The 12 boys rescued from a flooded cave in Northern Thailand showed little sign of their 18-day underwater nightmare while they thanked their rescuers on Saturday, speaking out on video for the first time from their hospital beds.
“Now I am very fine,” 14-year-old Adul-Sam-on tells the camera, a small smile apparent despite the surgical mask he is sporting. “Thank you for helping me. Thank you so much.”
One of the 13-year-old boys, Sompong Jaiwong Pong, added he “would like to thank everyone who has supported me and I would like to thank people from around the world for helping us.”
Others on the team, some of them flexing their muscles while others flashed the victory sign, admitted they’ve been craving some good food, including classic Thai dishes, steak and the Colonel’s Kentucky fried chicken.
Some of the boys lost as much as 11 pounds during their weeks-long wait for rescue in the dark Tham Luang cave, but they’re working to regain that weight under the watchful eye of doctors.
The video was shared during a news conference Saturday at Chiang Rai Prachanukroh Hospital, where Public Health Minister Dr. Piyasakol Sakolsatayadorn revealed the Wild Boar soccer team is expected to discharged on Thursday, according to Reuters.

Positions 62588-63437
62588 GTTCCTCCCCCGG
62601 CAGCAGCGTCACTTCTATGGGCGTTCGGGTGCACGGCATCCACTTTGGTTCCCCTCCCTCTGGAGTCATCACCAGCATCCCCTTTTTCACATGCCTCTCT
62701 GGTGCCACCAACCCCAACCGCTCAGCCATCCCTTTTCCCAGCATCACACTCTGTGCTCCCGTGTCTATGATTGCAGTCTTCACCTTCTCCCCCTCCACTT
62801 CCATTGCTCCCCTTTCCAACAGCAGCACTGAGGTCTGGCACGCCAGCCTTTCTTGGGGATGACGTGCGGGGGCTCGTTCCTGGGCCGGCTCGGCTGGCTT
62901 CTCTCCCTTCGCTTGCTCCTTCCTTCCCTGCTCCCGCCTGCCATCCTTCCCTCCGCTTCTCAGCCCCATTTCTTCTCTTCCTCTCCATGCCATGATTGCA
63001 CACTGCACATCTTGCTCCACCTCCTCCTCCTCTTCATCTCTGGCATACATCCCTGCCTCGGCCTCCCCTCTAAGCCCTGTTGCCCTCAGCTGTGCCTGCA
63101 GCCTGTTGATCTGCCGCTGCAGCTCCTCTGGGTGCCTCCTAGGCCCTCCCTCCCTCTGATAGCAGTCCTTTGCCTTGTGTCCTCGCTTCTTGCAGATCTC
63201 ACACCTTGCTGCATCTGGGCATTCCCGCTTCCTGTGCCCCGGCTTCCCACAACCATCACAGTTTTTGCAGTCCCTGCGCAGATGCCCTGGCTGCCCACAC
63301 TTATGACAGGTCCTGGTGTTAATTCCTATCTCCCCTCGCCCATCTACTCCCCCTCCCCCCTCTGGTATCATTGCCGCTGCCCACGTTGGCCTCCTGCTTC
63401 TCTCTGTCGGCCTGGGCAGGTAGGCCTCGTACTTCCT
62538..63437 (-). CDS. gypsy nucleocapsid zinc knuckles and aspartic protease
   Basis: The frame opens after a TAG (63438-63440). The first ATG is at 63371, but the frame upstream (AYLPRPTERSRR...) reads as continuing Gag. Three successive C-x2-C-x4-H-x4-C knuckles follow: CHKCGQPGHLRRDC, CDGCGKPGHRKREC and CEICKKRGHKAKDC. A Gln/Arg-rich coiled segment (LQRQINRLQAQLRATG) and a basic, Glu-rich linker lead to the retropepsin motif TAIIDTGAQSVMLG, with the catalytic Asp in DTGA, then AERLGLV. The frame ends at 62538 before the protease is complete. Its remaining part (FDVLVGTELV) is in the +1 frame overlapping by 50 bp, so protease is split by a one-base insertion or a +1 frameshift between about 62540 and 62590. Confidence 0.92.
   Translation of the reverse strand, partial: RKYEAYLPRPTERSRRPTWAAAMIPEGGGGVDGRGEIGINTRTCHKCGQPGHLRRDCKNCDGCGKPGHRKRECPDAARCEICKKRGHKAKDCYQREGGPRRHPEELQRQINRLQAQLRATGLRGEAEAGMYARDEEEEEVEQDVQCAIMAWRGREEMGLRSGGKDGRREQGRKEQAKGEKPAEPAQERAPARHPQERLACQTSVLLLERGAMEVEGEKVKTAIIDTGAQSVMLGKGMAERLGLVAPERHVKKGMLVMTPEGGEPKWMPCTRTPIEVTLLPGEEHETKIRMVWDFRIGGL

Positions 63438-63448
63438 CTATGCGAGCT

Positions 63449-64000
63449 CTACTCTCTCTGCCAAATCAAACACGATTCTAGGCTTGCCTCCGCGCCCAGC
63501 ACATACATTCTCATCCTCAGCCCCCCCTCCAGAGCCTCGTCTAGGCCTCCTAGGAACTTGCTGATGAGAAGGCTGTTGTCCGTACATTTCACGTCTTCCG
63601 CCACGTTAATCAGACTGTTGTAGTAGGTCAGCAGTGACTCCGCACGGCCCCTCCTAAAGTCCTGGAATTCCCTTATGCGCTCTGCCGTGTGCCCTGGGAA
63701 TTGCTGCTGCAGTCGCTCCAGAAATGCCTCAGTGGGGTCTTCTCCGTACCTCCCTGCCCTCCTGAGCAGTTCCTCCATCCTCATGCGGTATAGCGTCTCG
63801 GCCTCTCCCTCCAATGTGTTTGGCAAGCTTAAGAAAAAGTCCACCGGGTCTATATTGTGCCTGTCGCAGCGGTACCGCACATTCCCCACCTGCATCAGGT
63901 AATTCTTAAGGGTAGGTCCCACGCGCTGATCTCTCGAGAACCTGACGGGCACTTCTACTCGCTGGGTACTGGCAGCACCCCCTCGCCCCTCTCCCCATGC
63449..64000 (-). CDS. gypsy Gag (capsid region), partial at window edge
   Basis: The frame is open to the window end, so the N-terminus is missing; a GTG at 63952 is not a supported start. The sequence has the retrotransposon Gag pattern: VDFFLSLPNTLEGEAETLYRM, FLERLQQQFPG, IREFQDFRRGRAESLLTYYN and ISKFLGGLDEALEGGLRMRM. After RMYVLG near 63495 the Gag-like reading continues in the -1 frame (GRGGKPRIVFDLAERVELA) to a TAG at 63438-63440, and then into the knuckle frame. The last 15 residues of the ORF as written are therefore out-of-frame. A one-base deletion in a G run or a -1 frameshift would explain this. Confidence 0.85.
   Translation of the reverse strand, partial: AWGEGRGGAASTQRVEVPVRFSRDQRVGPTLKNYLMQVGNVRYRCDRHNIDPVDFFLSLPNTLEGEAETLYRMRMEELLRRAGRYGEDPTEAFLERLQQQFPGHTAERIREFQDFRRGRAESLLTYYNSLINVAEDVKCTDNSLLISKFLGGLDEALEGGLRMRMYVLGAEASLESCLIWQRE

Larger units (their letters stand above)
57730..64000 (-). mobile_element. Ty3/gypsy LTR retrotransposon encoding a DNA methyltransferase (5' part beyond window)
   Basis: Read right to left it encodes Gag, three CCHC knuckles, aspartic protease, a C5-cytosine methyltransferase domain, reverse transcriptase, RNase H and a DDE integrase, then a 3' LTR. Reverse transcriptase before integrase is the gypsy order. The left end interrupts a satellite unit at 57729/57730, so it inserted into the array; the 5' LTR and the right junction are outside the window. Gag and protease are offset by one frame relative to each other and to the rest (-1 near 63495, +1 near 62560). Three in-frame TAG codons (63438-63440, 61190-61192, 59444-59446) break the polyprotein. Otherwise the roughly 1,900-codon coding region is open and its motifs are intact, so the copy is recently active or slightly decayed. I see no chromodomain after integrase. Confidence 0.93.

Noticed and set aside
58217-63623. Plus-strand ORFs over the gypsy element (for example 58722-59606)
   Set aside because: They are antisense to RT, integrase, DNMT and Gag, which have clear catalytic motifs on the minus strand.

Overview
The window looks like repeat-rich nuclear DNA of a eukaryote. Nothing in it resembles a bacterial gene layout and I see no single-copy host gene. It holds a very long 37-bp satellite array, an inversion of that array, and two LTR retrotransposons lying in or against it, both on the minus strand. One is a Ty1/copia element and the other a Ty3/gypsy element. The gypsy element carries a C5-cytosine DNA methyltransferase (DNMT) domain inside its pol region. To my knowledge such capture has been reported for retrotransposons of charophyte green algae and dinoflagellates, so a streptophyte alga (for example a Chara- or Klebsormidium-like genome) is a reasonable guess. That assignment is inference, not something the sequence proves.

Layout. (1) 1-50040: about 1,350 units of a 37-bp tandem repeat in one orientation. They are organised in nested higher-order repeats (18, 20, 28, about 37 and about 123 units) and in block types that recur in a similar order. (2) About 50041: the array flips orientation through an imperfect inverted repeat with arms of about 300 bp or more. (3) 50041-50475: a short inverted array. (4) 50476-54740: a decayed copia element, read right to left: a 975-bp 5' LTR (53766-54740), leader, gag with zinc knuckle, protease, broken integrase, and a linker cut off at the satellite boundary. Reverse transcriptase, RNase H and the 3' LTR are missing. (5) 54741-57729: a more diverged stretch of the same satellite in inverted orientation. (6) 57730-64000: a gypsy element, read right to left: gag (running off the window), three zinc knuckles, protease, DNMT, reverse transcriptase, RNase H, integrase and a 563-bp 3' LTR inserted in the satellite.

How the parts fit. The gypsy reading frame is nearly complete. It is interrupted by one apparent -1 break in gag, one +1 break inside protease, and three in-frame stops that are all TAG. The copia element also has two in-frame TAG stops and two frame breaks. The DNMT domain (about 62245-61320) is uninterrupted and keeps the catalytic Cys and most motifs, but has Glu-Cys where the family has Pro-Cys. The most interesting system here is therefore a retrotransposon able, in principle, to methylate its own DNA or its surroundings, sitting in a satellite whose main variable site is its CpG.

“All of the 13 people, their physical bodies are strong and fit… now all are cleared, no fever,” he said.
It was previously reported several of the boys had been recovering from pneumonia, minor lung and middle ear infections as well.
The youth soccer team — ages 11 to 16 — and their 25-year-old soccer coach on June 23 walked into the cave, not far from the border of Myanmar, intending to explore its insides for an hour after practice. But heavy rainfall flooded their exit route and left them trapped in the cavern while water levels continued to rise.
They worked to find higher ground, using their hands to feel the walls for a potential tunnel or path that may lead them to safety.
“They, all 13 of them, saw a small passage or a crawl space, so they all dug the hole to get through to another spot until they found Nen Nom Sao,” said Banphot Konkum — the father of one the previously trapped teens — of the sandy slope where they took shelter.
Rescuers said it was the boys’ hand prints that initially assured them the team survived before a pair of British divers discovered them on July 2. All 13 people were later extracted from the cave over the course of a three-day rescue mission, coordinated by the Thai Navy SEALS and an international team of expert divers.
While they are mostly in good health now, doctors say their are still concerned about their mental state and how they will handle their new-found fame in wake of the high-profile rescue. Their are already two production companies gearing up for a Hollywood version of the daring diving efforts.
“We need to prepare both the children and their families for the attention they will receive,” Piyasakol told reporters.
“Everyone has worked well together to bring the children out. We worked well together then and we should work well together now so the children can recover physically and mentally as they grow up.”
With News Wire Services